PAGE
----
Monday, April 19, 2010

Italian (lack of) tact

I'm sure I've touched on this topic before, but I was smacked upside the head by it the other day and feel the need to share it with you all.

I had been working from home on the translation of a very difficult Italian documentary, I miraculously and stylishly (yes, I'm allowed to pat myself on the back now and again) finished it and sent it to the office. The next day the director calls me to thank me- wowsers! She was immensely grateful because she herself understood how complex the topic was and how tricky it was to condense it all into fluid subtitles. She and I had a friendly chat and she said she hoped we could work together again. Great!

A few days ago, I was at the dreaded Tiburtina office (not because I dislike the office itself, I just despise the commute) and lo and behold, said director is there. She had some adjustments to make to the documentary so they call me in. I introduce myself and she looks at me with total shock on her face and says: "You're ___? But you're just a ragazzina, I thought you were much older".
BOOM, how's that for class and tact?! Really, lady? Do you have no control over what comes out of your mouth? You really think that's an appropriate thing to say in a professional setting? Plus, if homegirl had been 80 years old, I might be able to understand her shock, but at most she was in her 50s… and since I'm in my mid 30s, I'm not really sure what the big deal is.
I politely smiled and said: "Well, looks can be deceiving. I am older than I look" (and mind you, that day I just happened to be dressed more "formally"- which means I wasn't wearing a t-shirt and jeans so I looked a bit more adult-like) to which, Miss Tact replied: "But still, I never imagined you would be a ragazzina" and carried on mumbling and bumbling, almost horrified by this discovery.
I just found it so rude, inappropriate, and unnecessary for her to make a huge verbal ordeal about my age and what she thought it should/would be. So in her mind, in order to be professional or capable, one has to be an octogenarian?
Not to mention it's downright wrong to address physical appearances at all in a work setting. If I had rolled up in a wheelchair would she have said: "Oh, from your voice it didn't sound like you were in a wheelchair". If I were fat would she have said: "Oh, I never imagined you'd be so fat"... I think you get my point, making comments of this sort is flat-out stupid. Not to get all gung-ho American on you, but it's something I've encountered many times in Italy. That's not to say coworkers don't comment on my age in the States, they do and they have BUT never upon first meeting me! If they do mention it, it happens after we get to know each other or after we've been working together for a while. I find Italians to be seriously lacking in basic workplace etiquette. In the US, you never know who you're dealing with so you tend to watch your words. You don't know if you're standing face to face with the next creator of Google or Facebook, or some genius graphic designer, or some musical prodigy, or some billionaire so you avoid dumb-ass assumptions and generalizations in the workplace. While Italians tend to be very judgemental and very image-biased in the workplace. It's a country where the way you look seems to be more important than what you're actually capable of. Maybe this explains why the country is stagnating instead of progressing....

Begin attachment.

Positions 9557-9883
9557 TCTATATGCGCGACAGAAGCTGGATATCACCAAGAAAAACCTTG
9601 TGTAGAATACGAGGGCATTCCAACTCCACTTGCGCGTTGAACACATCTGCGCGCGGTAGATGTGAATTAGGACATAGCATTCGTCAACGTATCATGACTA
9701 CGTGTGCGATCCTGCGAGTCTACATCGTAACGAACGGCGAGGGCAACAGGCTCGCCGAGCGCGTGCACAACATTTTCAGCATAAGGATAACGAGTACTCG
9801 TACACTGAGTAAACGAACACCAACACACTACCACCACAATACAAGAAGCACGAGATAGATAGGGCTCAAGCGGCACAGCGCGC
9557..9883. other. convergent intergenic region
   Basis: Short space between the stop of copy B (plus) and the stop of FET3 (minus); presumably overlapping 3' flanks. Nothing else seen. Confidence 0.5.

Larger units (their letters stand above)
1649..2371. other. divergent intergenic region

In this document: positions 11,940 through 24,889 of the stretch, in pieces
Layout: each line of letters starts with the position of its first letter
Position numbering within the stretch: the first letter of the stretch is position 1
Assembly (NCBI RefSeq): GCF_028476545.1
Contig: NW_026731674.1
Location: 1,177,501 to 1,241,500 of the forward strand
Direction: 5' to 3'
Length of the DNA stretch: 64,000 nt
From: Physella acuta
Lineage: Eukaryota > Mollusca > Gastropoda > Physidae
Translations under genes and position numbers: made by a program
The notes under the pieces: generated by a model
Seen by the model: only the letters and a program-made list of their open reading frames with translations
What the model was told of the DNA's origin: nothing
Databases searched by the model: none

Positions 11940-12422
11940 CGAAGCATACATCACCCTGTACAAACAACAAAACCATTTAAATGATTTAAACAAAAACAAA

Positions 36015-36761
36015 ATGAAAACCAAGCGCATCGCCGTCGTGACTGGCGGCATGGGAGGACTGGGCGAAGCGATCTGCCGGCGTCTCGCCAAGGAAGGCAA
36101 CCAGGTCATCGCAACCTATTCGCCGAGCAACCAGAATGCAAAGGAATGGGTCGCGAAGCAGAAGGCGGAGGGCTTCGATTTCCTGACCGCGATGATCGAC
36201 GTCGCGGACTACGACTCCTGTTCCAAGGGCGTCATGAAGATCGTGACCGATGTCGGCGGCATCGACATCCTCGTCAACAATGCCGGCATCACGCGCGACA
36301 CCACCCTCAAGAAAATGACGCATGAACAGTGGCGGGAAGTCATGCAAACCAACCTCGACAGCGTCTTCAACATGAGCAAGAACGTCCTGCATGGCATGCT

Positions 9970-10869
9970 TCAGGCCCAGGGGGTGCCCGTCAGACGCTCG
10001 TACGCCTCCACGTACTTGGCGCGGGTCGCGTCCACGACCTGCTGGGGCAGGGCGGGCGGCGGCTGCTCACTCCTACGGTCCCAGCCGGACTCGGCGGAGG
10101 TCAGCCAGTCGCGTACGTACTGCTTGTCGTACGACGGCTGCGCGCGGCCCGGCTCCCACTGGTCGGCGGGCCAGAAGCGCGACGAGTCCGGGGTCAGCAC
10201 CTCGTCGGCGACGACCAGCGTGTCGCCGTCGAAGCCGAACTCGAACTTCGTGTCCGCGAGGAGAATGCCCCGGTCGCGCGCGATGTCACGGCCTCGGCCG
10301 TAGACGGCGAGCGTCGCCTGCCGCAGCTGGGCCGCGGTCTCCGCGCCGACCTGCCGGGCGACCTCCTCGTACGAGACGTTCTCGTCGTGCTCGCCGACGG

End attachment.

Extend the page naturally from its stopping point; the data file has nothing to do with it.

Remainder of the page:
Thursday, April 8, 2010

"We delivery"

The other day I was feeling immensely lazy and had no desire to cook, nor did I have any desire to eat any of the limited delivery options (pizza, pizza, and more pizza) available in Rome, so I started thinking: Why hasn't delivery become common in Rome? To be honest, even take-out isn't that easy since many restaurants don't have the proper containers for transporting food. I vividly recall a disastrous experience with Chinese take-out: I learned soy sauce stains do not wash out easily.
I can understand if we were in the 1960s, when most people ate home-cooked meals with their families so the idea of take-out or delivery was outrageous, but nowadays Italians (and non-Italians who live here) eat all kinds of things, including pre-prepared foods, frozen meals, etc. So why hasn't delivery caught on? I mean, we even have scooters here so it's not about the actual transportation (those poor NYC delivery guys have to use bicycles). Why is it that they only deliver pizza (and shitty pizza, to boot)? Why haven't restaurants realized the fortune they could make by delivering? I cannot, for the life of me, understand why!

Flaminia Computer

I'm a veteran Apple user: the first computer I ever touched (in high school) was an Apple, the first computer I ever purchased was an iBook, and I am planning on getting an iPhone soon. I'm completely loyal to them and I'm just as loyal to the amazing peeps at Flaminia Computer (run by the Bagnetti family). These guys are top notch: best customer service, amazing help desk/repair center, they're pleasant, efficient, wonderful in every sense, and they speak English to boot.
If you're looking to buy a Mac, I highly suggest going to see them. As we know, Macs cost what they cost, there are no discounts to be had BUT these guys take good care of you, help you when you're in trouble, and I recently discovered they also offer free lessons for new Mac users!! Pure awesomeness.

Flaminia Computer
Via Flaminia 387
00196 Roma
TEL: 06.4543.9818 r.a.
FAX: 06.3211.1264
Lun–Ven: 9:00-13:30 15:00-19:00
Sabato: 9:30-13:30